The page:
Friday, May 16, 2008

Satisfy Readers With an Effective End - Part 2

Ends With a Twist

Many readers enjoy ends with a twist as writers skillfully bend the reader's imagination one direction only to trick them with an unforeseen conclusion. However, even an end with a twist must make logical sense. A cleverly crafted finish with a twist will mentally send readers back through the storyline to see if the end really works. One good example of an expertly crafted conclusion can be found in the Sixth Sense written M Night Shyamalan. He keeps viewers distracted by the young boy that can see dead people. It's not until the end that viewers realize the main character is dead. That's why the boy sees him. The end hits with impact, but sends the mind racing back over even minute detail to see if it really works. It's then that viewers realized no one could see the main character. How could we miss that? Good writing.

Fantasy and Sci-fi often present mystical or magical elements that add a surprise factor useful in fashioning a good end. In the first Planet of the Apes movie, viewers enjoyed the magical end as the lead character rides down the beach with the girl he's rescued. They made it and are ready to start a new life. The sense of accomplishment and freedom is short-lived when they come upon the remains of the Statue of Liberty reaching like a mountaintop tossed beside the shoreline. This detail at the end added a thought provoking twist that left viewers thinking long after the theater emptied.

Let It Rest

After you finish the story, don't look at it for a couple of days or more. By that time, a writer disconnects enough to read the text as a reader rather than the author. This is the time to read the manuscript out loud. Take a red pen or highlighter and mark areas that cause you to falter. Don't stop to fix things, just read and mark rough areas (anything that needs work). Keep notes in the margins. If you note a detail lacking at the end, you'll want to work through the manuscript marking plot threads that need to change to make the end work.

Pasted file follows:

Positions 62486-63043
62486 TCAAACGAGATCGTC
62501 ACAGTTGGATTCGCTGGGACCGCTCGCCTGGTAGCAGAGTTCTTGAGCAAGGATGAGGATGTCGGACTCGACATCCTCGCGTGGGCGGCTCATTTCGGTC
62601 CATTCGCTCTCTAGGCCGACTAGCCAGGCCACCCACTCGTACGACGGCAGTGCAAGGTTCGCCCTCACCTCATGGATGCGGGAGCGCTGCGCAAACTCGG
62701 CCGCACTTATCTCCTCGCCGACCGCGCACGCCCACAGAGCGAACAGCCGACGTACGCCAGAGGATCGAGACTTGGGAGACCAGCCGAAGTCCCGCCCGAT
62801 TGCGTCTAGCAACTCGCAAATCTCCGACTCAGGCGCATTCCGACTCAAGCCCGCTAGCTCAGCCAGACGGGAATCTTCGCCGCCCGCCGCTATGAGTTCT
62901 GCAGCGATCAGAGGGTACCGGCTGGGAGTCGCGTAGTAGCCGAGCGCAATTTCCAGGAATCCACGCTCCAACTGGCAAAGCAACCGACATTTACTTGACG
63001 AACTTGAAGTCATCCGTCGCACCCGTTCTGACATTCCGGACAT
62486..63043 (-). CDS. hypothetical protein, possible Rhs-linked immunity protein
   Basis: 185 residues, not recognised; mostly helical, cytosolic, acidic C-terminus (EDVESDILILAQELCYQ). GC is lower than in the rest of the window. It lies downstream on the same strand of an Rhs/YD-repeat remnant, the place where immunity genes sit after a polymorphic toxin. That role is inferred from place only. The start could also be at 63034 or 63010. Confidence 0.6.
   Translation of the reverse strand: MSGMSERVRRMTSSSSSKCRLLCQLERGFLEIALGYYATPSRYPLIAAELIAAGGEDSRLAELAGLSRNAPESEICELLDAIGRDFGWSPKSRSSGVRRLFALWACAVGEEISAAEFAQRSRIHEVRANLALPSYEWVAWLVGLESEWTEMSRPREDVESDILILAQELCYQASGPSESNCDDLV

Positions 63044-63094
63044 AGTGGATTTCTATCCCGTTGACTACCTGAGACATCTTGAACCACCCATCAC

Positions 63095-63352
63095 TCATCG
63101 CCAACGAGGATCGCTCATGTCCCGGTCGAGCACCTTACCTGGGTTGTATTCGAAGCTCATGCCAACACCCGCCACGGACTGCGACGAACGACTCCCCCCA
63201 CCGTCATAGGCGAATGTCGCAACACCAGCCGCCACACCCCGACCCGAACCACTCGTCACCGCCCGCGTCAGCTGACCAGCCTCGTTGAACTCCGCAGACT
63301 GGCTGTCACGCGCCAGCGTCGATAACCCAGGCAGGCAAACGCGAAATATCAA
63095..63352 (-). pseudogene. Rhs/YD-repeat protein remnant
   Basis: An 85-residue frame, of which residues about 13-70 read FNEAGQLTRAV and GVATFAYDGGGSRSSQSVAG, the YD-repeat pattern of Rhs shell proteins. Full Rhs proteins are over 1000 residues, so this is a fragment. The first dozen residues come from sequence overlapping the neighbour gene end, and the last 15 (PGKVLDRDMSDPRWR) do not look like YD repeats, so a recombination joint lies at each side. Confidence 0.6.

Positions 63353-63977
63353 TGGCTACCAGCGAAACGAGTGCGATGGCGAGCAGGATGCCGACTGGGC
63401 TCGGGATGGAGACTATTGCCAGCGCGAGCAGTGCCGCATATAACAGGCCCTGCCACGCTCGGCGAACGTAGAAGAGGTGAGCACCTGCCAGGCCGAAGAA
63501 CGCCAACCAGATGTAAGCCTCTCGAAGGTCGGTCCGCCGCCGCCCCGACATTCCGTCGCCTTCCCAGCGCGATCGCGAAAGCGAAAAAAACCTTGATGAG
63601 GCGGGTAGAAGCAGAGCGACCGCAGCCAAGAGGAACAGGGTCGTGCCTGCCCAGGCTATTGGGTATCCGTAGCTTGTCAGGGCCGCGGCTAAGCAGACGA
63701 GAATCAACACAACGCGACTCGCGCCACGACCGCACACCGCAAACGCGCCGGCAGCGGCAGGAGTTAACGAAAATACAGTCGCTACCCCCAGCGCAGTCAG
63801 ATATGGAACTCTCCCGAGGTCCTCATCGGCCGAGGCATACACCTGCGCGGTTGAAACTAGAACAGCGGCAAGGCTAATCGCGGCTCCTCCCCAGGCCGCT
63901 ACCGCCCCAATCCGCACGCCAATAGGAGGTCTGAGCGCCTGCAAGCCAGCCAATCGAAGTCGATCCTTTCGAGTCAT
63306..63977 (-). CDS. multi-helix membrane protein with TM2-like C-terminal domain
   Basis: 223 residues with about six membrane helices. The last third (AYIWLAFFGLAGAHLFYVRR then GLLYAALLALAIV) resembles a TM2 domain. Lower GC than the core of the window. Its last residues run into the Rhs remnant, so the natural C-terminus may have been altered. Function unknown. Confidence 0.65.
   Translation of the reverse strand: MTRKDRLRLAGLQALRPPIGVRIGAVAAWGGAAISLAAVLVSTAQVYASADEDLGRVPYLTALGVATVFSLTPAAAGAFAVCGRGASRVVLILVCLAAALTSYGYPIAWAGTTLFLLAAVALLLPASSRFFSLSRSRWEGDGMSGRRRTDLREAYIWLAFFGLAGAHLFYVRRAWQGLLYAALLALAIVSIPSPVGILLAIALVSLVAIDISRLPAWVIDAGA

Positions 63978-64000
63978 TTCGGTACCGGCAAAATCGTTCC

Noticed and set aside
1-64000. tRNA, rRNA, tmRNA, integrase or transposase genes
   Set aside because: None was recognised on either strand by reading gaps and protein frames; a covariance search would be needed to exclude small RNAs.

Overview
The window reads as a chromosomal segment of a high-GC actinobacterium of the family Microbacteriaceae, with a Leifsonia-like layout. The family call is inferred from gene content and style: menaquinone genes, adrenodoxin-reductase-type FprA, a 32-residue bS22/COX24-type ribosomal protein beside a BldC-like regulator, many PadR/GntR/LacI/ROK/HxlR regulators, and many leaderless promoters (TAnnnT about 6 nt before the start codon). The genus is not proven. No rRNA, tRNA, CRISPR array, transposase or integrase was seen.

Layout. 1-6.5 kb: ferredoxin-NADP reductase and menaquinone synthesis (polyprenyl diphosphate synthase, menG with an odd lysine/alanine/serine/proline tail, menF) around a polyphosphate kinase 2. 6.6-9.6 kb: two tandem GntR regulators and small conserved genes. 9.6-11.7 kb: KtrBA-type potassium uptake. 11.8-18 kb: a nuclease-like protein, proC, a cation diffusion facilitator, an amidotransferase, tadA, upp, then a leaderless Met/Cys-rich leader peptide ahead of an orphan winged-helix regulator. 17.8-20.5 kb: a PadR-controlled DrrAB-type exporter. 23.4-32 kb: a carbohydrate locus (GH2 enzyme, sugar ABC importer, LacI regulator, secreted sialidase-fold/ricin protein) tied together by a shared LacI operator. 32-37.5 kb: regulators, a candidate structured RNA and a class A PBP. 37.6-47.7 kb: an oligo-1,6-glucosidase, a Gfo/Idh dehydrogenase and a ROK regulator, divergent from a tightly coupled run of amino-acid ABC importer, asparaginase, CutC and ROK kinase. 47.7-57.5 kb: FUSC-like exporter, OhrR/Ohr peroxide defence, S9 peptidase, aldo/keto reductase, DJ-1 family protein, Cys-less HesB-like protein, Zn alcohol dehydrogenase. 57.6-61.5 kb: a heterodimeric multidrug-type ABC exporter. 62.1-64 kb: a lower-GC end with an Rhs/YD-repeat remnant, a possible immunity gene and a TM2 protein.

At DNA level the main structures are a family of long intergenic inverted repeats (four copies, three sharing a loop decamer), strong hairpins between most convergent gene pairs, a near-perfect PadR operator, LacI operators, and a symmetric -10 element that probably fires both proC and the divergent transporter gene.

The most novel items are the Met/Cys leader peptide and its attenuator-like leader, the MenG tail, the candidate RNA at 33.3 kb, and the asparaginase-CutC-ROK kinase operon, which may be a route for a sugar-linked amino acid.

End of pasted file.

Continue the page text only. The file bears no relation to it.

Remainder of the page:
As your read the last sentence, you'll know if the end works or not. Does it satisfy? Or, does it seem like something is missing? Did it generate questions or make you realize you dropped a detail? Go back and fix the highlighted areas, put it aside again and go through the process again in a few days or more.

Tune the Beginning and Middle

Once you know you've nailed the end, double check the beginning. Where does the conflict start? What engages the reader—that's the hook, the real beginning. Follow it to the climax. Don't rush it. Let readers savor minor resolutions as you weave details that lure them along in a way that makes them hunger for more and engages them through a blend of heightening conflict and tension. Each detail should be relevant and lead to your perfect ending where every plot thread finds an answer. Your story is ready to submit. The End.

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